In Knitting News: Worked a bit on the turquoise scarf which went much faster when I just eyeballed where the drop-four-rows-and-pick-up-the-5th-row-down-yarn stitch went instead of counting. I continue to add and subtract stitches with wild abandon, but I don't care as long as it's not unraveling, which it doesn't seem to be doing, so maybe it's another case of I can't count stitches.

Did I mention I gave up spending money for Lent? Not bills mind you (although I would love to have that conversation with say, PG&E and Cable) so of course, the very first day of Lent, Ash Wednesday, I see this. I want it. Not to mention, I spend money like water. Not lots of it, but a fairly steady trickle. Coffee in the morning, lunch, books, yarn, the vending machine down the hall.....lots of little things here and there. I had no idea.

There was a suggestion on KFOG (local radio station) that we give up something random, like, say, punctuation, which appeals to me, but I don't think I could do it, as even text messages make me want to pull out a red pen and fix 'em.

House is on tonight! Scubs looks sad. That Risk Takers/History Makers show on The History Channel followed a 19th century exploration of the Grand Canyon last week, but it was a little too Amazing Race/Survivor for me.

What's up with all the concerts on the PBS stations? Don't get me wrong, it's nice to have a venue for them, but all the time? I'd like a little educational content occasionally. Newsflash for The History Channel. There's more to history than World War II.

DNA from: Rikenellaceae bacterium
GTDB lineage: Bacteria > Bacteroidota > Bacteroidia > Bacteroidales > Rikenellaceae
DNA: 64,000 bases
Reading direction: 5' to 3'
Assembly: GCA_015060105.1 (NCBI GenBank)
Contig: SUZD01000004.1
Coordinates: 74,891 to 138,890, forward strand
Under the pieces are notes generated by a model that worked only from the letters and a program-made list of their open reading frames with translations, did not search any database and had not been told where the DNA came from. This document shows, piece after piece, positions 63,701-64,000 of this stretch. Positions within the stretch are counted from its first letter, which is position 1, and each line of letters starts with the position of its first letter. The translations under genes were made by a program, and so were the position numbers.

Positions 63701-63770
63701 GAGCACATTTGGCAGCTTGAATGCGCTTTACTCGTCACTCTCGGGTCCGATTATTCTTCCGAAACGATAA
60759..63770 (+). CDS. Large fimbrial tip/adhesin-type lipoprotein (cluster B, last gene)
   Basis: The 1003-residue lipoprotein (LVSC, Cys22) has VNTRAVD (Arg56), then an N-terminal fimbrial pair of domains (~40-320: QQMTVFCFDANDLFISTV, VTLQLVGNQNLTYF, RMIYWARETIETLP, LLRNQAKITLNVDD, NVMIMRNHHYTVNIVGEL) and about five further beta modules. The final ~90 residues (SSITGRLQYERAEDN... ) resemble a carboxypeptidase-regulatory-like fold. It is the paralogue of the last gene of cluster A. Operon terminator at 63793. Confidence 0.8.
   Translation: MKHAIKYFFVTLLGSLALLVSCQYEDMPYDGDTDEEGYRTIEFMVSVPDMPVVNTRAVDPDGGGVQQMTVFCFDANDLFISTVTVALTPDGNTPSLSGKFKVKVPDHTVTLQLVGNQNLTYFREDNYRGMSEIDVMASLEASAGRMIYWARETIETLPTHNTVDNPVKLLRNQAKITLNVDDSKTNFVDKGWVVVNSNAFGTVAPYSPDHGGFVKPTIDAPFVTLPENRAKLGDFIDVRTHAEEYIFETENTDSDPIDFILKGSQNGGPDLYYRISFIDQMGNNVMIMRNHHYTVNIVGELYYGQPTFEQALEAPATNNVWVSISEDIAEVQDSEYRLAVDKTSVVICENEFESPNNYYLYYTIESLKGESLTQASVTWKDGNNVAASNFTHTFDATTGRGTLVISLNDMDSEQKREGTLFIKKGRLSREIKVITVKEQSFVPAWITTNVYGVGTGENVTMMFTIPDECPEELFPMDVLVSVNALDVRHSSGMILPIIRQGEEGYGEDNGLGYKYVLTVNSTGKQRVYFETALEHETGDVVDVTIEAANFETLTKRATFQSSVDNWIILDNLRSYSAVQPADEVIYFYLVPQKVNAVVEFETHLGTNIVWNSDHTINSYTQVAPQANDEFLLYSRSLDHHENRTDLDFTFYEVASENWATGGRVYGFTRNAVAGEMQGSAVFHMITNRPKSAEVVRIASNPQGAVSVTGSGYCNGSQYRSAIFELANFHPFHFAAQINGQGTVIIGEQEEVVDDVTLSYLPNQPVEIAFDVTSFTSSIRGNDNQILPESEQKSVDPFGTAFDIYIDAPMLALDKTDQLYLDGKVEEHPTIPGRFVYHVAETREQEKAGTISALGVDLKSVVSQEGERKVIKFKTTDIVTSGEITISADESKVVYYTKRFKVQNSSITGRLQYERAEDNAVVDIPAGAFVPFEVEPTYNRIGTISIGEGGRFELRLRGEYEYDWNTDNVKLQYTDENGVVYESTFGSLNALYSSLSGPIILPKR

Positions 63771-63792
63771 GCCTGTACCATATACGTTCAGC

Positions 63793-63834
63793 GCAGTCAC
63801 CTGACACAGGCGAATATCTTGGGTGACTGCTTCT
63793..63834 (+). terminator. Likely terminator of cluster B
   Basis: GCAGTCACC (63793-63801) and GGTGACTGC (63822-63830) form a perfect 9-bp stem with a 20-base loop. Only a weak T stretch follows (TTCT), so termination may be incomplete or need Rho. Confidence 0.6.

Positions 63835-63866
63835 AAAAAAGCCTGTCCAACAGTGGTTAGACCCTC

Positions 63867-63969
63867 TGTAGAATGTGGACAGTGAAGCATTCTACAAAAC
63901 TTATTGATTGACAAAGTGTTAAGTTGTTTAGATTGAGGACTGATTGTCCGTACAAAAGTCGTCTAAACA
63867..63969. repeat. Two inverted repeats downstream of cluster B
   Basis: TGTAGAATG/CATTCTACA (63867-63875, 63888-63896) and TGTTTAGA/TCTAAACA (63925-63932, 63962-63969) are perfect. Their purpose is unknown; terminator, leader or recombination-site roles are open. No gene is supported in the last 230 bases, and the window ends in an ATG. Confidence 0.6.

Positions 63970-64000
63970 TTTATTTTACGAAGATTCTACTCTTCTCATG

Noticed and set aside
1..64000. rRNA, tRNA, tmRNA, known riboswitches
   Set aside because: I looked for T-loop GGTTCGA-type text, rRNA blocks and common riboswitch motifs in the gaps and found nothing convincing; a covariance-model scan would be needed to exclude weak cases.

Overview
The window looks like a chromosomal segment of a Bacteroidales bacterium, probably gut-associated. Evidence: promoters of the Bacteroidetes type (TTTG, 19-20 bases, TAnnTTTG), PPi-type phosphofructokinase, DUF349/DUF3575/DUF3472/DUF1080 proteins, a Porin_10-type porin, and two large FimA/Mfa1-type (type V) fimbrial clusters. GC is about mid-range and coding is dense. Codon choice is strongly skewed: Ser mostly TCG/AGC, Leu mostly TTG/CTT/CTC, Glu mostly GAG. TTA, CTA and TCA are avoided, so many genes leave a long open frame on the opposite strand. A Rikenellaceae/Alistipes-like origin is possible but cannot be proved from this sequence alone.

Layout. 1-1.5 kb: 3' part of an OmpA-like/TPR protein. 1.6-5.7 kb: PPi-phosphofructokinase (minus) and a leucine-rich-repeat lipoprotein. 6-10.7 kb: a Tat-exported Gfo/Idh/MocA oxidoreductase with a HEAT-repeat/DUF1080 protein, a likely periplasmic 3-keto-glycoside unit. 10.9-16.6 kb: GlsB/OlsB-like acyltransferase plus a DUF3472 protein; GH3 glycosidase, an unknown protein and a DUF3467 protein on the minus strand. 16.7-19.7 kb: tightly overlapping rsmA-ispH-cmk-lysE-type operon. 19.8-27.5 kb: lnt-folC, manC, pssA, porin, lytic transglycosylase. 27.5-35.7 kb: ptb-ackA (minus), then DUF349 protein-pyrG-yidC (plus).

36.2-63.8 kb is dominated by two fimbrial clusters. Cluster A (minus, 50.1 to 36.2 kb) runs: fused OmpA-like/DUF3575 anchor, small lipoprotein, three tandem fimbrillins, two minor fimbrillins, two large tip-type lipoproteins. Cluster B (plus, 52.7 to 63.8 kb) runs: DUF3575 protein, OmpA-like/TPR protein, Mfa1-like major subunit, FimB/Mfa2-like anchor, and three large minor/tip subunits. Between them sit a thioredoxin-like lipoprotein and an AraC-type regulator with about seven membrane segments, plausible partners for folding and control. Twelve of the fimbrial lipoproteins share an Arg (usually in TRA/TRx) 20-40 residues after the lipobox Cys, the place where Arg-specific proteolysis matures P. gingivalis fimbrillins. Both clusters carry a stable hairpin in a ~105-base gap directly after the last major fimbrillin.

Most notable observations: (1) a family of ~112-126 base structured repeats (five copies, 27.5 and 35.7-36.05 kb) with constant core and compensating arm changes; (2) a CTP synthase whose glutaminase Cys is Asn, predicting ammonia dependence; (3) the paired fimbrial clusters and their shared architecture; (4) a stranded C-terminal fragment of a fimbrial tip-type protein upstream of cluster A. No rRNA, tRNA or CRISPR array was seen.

I'm getting ready to cancel my subscription to the TV Guide. I can figure out that "various programs" are on during the day without having to verify that with their increasingly useless rag. They're not doing the local stations, their online magazine won't look up movies and programs by the actor, director or name of the movie and tell you all the showings anymore, the SF Chronicle thinks that there' nothing on TV between midnight and 6am (which, possibly, no, but I'd like to see for myself). Thank goodness for the Contra Costa Times TV Guide.

Now if TCM would just fold. AMC doesn't show movies much that I consider classic and you hardly ever see any movies made before 1980 on any of the basic channels. Bah.

7 Comments:

Anonymous Imbrium said...

It can be kind of startling to see where the money goes. I started tracking my spending a couple years ago and I was appaled to find out how much money I spend on dining out (I hate to cook.)

Now, if only make the next step and stop spending so much....

11:40 AM  
Anonymous Julia said...

Amen on the History Channel! I liked the poem, and the sheep photo! But TCM must never be allowed to fold. It just needs to be added to everyone's Basic Cable lineup!

12:00 PM  
Blogger Chris said...

Cute sheep picture!

We your blog readers are very glad you didn't give up punctuation.

12:33 PM  
Blogger Jennifer said...

Most cable companies have that handy dandy tv guide on the TV. I love that thing. I've never looked back to TV guide.

12:55 PM  
Blogger Carrie K said...

I will allow TCM to continue if it's folded into basic cable. It does have the best movies.

Sadly, Astound doesn't have that TV Guide channel, Jennifer. Comcast did, but they wanted both legs and an arm for net and cable access.

Forty Days. I can not spend money (on me) for 40 days. I think.

1:01 PM  
Blogger Jenni said...

I should have given up sepnding money for lent. What a great idea! That would be something I would really feel.

4:22 PM  
Blogger lyssa said...

I feel the pain...lately I have been trying to spend less money myself and it is hard! I spend a lot of money on coffee, books, and fiber stuff if I am not really on myself about it.

8:03 PM